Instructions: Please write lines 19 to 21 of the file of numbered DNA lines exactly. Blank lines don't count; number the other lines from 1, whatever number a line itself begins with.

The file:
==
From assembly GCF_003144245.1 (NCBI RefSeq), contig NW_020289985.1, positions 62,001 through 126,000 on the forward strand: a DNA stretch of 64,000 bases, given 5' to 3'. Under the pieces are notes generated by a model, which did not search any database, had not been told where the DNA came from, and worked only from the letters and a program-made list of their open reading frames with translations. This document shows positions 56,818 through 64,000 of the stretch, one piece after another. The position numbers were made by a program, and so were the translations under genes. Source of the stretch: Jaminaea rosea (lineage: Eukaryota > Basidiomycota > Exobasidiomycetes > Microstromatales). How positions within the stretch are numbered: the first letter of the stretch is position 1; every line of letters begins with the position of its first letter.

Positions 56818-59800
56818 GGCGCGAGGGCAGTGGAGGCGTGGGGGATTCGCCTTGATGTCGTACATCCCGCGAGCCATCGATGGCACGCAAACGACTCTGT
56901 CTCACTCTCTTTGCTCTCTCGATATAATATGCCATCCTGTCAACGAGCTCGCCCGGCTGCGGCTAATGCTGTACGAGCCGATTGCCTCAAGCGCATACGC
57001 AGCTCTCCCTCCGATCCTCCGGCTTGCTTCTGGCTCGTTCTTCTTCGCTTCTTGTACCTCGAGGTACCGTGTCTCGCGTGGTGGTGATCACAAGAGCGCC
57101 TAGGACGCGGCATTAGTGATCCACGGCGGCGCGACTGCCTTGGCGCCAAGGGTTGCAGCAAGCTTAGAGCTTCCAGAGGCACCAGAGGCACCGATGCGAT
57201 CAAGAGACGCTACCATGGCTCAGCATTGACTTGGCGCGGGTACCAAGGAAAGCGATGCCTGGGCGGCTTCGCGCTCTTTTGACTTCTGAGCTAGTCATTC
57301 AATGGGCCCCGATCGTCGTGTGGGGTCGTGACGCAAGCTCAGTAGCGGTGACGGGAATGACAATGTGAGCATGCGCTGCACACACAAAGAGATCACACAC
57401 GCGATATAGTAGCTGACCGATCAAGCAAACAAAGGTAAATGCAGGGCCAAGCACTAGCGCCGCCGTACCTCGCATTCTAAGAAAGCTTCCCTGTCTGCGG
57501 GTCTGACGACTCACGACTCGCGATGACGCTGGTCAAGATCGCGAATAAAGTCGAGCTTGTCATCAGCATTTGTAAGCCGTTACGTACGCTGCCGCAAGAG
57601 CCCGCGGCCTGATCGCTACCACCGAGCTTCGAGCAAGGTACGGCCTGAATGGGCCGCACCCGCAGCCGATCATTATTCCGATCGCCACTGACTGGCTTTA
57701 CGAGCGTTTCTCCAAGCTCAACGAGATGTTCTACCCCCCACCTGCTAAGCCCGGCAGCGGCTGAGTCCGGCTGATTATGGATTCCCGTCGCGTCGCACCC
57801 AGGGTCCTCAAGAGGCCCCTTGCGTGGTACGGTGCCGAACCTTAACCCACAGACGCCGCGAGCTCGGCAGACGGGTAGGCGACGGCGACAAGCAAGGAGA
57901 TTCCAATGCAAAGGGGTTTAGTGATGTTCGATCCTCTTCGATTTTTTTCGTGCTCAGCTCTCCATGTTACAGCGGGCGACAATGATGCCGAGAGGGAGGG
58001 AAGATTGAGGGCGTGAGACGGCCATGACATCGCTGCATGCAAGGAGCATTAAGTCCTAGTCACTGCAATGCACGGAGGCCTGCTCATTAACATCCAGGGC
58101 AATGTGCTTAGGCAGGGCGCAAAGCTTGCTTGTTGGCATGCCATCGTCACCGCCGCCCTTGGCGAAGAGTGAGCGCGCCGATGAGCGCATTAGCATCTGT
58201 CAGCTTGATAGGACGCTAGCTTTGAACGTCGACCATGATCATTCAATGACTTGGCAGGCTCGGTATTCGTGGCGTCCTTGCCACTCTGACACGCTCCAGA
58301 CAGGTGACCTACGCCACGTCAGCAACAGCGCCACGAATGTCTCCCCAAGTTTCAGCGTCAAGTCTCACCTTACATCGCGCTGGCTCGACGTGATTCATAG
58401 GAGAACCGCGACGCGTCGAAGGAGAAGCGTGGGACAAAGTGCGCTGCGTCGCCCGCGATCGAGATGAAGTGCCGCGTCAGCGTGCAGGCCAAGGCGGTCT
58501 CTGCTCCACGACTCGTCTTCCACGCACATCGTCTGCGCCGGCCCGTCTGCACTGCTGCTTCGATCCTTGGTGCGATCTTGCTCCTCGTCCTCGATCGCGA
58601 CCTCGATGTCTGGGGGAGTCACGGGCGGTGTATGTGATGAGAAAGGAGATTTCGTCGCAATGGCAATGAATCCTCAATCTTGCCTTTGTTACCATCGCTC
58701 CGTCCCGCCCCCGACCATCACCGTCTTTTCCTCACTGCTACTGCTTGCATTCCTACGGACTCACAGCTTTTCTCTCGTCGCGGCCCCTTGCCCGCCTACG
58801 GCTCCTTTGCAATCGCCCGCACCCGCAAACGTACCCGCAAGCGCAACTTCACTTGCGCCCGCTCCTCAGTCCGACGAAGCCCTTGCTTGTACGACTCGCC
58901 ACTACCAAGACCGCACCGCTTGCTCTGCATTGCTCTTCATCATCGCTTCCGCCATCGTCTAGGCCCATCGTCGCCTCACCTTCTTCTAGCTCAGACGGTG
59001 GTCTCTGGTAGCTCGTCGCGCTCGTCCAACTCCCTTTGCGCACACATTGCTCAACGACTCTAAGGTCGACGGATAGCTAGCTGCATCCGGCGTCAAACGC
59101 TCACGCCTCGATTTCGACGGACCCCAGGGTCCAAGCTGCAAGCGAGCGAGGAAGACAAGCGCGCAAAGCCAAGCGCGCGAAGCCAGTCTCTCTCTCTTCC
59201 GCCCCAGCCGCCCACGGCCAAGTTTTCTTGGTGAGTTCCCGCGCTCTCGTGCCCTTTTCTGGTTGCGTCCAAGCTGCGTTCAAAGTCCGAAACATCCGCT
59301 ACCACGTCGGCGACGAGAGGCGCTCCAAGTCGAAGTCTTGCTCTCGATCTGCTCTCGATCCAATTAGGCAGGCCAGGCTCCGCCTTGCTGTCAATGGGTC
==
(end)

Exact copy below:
58401 GAGAACCGCGACGCGTCGAAGGAGAAGCGTGGGACAAAGTGCGCTGCGTCGCCCGCGATCGAGATGAAGTGCCGCGTCAGCGTGCAGGCCAAGGCGGTCT
58501 CTGCTCCACGACTCGTCTTCCACGCACATCGTCTGCGCCGGCCCGTCTGCACTGCTGCTTCGATCCTTGGTGCGATCTTGCTCCTCGTCCTCGATCGCGA
58601 CCTCGATGTCTGGGGGAGTCACGGGCGGTGTATGTGATGAGAAAGGAGATTTCGTCGCAATGGCAATGAATCCTCAATCTTGCCTTTGTTACCATCGCTC